As for Karen, listening to those conversations was the last thing she wanted. If her boss was having a fling with her boss, Karen felt the less she knew, the better. And she was quite sure that she knew all she wanted to know about Ms. Sylvia Witherspoon without knowing what Karen was sure were sordid details from her private life. Once removed each morning a few minutes from the warm light of Bucky’s charms, she found herself uncomfortable she could be so easily moved by a man’s shameless and self-serving (if harmless) flirtation each morning, and she couldn’t for one minute imagine Witherspoon’s caustic heart experiencing even close to the same reaction. Karen figured that in the unlikely event there was something happening between the two of them, the only purpose it could possibly serve was to facilitate Witherspoon’s cold, naked ambition.

It didn’t require long hours on the job to take long hours out of Karen’s day. Venice to downtown is a 15-minute drive late on a Monday night. It’s not unusual during rush hour—morning and night—for the commute to take ninety minutes or even more. That left precious little time with her precious 2-year-old Morgan during the week, typically leaving before Morgan awoke each morning and arriving sometimes a matter of minutes before her bedtime. She had started keeping Morgan up much later than she ever thought was proper just to have a little connection with her each day. It meant a bleary-eyed, acting up evening for Morgan and a bleary-eyed, low energy morning for Karen—and more than a little guilt.

But financial pressures were what they were, and they had delayed this step for Karen as long as she possibly could. A friend’s 19-year-old daughter Alison had stepped up as Morgan’s full-time babysitter, which cut enough into the added financial gain that on several occasions that first month Karen almost walked into Witherspoon’s office, resignation letter in hand. One saving grace was the speed and ease with which she completed the various organizational tasks, typing of dictation, contact efforts, appointment screening, and menial errands that Witherspoon dithered up for her, leaving plenty of time for mid-day Skype sessions home around Morgan’s afternoon nap.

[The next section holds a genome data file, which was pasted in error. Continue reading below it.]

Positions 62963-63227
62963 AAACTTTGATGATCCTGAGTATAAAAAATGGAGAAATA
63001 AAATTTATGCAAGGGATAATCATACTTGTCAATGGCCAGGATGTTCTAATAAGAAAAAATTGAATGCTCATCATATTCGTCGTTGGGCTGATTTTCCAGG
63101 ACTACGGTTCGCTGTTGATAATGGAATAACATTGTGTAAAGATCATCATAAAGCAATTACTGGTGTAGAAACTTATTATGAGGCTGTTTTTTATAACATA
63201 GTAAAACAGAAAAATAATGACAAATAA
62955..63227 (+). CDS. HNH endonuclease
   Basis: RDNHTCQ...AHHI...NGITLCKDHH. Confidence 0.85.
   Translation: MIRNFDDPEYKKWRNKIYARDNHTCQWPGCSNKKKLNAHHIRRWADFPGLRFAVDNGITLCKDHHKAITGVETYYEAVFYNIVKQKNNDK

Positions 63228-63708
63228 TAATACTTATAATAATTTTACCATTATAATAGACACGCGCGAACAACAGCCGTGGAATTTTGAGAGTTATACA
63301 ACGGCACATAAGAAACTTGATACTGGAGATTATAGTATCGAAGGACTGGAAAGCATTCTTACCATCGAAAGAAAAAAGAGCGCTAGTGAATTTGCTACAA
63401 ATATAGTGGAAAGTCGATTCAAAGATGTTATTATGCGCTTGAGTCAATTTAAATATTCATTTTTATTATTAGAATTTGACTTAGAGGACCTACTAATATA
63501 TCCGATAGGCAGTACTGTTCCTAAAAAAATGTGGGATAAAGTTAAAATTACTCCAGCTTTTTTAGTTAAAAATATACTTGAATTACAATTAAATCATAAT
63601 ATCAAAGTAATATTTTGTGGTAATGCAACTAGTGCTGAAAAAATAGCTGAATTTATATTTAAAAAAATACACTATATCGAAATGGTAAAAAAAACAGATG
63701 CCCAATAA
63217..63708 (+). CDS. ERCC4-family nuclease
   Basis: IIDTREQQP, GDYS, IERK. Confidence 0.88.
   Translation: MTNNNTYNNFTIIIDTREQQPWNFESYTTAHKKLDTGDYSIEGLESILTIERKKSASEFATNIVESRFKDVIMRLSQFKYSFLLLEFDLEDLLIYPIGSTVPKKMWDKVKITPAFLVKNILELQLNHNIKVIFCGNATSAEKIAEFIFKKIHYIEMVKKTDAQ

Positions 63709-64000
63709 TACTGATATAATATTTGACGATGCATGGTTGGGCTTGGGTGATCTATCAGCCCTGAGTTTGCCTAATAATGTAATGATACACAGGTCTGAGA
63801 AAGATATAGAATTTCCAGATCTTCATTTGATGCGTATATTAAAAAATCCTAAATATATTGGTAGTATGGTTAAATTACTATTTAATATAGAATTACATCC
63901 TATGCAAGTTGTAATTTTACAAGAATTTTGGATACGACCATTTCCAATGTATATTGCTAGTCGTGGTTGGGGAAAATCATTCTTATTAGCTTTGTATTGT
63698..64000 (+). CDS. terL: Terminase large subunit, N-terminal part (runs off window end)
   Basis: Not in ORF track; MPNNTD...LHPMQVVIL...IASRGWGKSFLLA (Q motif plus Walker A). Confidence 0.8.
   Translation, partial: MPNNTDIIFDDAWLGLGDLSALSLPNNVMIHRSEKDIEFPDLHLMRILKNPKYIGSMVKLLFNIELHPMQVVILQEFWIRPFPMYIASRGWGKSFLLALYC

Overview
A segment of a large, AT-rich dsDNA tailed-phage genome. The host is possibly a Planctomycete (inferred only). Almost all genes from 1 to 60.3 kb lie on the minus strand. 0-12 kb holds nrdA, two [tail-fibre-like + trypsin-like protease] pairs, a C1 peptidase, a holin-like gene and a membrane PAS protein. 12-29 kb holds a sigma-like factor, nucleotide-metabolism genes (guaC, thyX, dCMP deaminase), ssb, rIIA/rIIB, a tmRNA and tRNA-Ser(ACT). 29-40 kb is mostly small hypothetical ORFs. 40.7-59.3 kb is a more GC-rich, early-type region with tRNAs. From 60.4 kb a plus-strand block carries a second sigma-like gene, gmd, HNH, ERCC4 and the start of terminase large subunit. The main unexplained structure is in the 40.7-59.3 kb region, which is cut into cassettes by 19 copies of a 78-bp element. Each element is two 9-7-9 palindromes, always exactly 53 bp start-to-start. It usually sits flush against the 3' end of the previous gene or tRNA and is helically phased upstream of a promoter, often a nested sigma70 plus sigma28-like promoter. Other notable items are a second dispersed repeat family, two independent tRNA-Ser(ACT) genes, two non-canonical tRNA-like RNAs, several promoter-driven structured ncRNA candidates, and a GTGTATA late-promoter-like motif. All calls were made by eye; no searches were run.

But with late evenings devoted to baby time, there was little time for much of anything else, particularly the household duties that up to now had been her principal duties in married life. Balanced and sophisticated morning and evening meals, once a focus of considerable investment and attention, quickly transformed into skillet meals, Chinese take-out, pizza delivery—in fact, often enough absent altogether, replaced by short stops after work to a few of the cafes near the Wells Fargo (to allow traffic to thin out before heading home), or worse yet, mind-numbed trips through the drive thru of one of the few fast food chains downtown has to offer.

It was just a few weekends into the job that Karen dragged the family around the west side to retire her snug size 10s and upgrade into solid size 12s. Upgrading not just in size, but in quality and expense, hoping beyond hope the attention of Ms. Sylvia Witherspoon and her pursed, judgmental lips would be diverted to her improved couture rather than her quickly expanding backside.
Author of Something's Gotta Give and What I'd Like to Say...

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Old 11-21-2015, 02:55 PM   #6
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outroducin has said some nice things

Great story! hopefully we won't have to wait so long for another update